Ford SOV has a shorty exhaust header that will work. "Street
Rod Headers" #M-9430-S302. These require you to use engine mounts
270-2221LH and 270-2220RH.
Ford SOV block hugger headers
Headers currently available are designed to fit the newer heads
with the small diameter spark plugs. If you use the headers
with early heads that take the large diameter spark plugs, check
the spark plug to header clearance. You may have to do
a little grinding on the header mounting surface to get enough
clearance to replace the spark plugs. Also, you might
or might not get a good seal with a stock exhaust manifold gasket. Best
bet is to spring for the thicker higher quality header gaskets. They
do a much better job of sealing. This is very important
if you are using EFI as the O2 sensor would get incorrect readings
with gasket leaks.
You will need to fabricate new frame mounts and there are a
large number of Ford small block engine mounts to choose from. I
decided to use a mount designed for Baja racing Broncos and sold
Horses Four Wheel Drive. Of course this was
after my 302's fan went into the radiator during an off road
Extreme Motor Mounts. These will help keep your motor and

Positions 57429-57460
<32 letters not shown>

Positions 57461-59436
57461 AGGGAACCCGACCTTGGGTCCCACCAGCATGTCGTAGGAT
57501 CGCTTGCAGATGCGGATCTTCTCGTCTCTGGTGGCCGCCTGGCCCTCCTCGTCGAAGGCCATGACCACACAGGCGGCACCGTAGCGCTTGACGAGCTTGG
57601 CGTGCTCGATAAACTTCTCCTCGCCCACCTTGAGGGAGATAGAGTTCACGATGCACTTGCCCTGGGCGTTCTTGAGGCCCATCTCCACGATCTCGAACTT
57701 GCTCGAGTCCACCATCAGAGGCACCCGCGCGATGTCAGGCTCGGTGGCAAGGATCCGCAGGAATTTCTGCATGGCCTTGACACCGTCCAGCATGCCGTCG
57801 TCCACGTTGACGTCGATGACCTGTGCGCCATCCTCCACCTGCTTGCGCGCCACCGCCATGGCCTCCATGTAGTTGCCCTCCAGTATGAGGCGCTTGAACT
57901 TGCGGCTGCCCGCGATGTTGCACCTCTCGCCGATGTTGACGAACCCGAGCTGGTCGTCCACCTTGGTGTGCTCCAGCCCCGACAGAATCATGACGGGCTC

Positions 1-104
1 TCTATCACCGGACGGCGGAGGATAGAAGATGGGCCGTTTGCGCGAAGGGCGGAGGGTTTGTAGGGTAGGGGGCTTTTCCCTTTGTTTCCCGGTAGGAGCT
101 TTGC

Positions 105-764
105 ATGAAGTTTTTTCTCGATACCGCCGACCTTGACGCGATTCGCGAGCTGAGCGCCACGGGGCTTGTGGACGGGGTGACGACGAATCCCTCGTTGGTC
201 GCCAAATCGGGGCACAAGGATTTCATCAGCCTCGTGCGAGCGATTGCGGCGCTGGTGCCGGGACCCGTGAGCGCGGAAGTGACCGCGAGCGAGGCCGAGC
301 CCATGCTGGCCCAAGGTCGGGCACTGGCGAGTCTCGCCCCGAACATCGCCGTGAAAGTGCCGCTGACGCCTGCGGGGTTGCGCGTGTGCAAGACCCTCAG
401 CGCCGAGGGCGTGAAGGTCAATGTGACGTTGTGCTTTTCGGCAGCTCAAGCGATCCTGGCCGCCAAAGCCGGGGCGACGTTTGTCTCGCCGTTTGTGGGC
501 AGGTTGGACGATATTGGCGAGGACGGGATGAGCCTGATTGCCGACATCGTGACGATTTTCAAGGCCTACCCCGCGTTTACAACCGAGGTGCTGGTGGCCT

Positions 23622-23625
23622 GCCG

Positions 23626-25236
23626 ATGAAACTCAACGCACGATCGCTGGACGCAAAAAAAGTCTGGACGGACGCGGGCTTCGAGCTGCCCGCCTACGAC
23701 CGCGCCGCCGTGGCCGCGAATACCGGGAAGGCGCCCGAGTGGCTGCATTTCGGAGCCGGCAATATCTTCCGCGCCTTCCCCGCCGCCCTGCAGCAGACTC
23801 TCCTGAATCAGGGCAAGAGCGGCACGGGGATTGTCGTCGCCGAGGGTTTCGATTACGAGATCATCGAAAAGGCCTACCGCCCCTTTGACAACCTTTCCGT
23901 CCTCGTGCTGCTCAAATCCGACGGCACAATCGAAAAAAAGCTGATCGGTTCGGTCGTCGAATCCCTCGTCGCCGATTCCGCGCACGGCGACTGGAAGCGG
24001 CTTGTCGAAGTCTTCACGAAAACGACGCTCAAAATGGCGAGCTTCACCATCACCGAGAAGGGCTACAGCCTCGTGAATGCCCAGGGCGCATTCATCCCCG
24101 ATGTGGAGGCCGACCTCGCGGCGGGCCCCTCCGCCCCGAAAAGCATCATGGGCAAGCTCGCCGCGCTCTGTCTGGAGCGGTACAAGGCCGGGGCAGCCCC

fan blade out of your radiator in extreme off-road situations.
The extreme motor mounts were designed to withstand the riggers
of Baja racing. They come complete with urethane bushings,
Wild Horses item # 8036
Oil Filters (required for swap)
The oil filter sits near the bottom of the
engine and points out horizontally.
Unfortunately this is at frame level and there is insufficient clearance
to remove the stock Ford oil filter. There are
a few ways to get around this problem.
One is to use a Dodge 318 V8 oil filter. This filter
uses the same mounts and sealing surfaces as Ford but is considerably
Ford Racing has an oil filter adapter for the hot
rod set. It is basically a right angle adapter similar in shape
to the oil filter adapter used on the Land Rover four cylinder
engine. This turns the spin on oil filter 90 degrees. The Ford
part number is M-6880-A50. There may be a slight interference at the oil pan flange. If there is grind off a little of the flange edge.
Ford Racing right angle filter adapter
Or if you have space you can go with a remote oil filter adapter
on the front left inner wing. I have a windscreen washer bottle
and a radiator recovery bottle in that location so no space for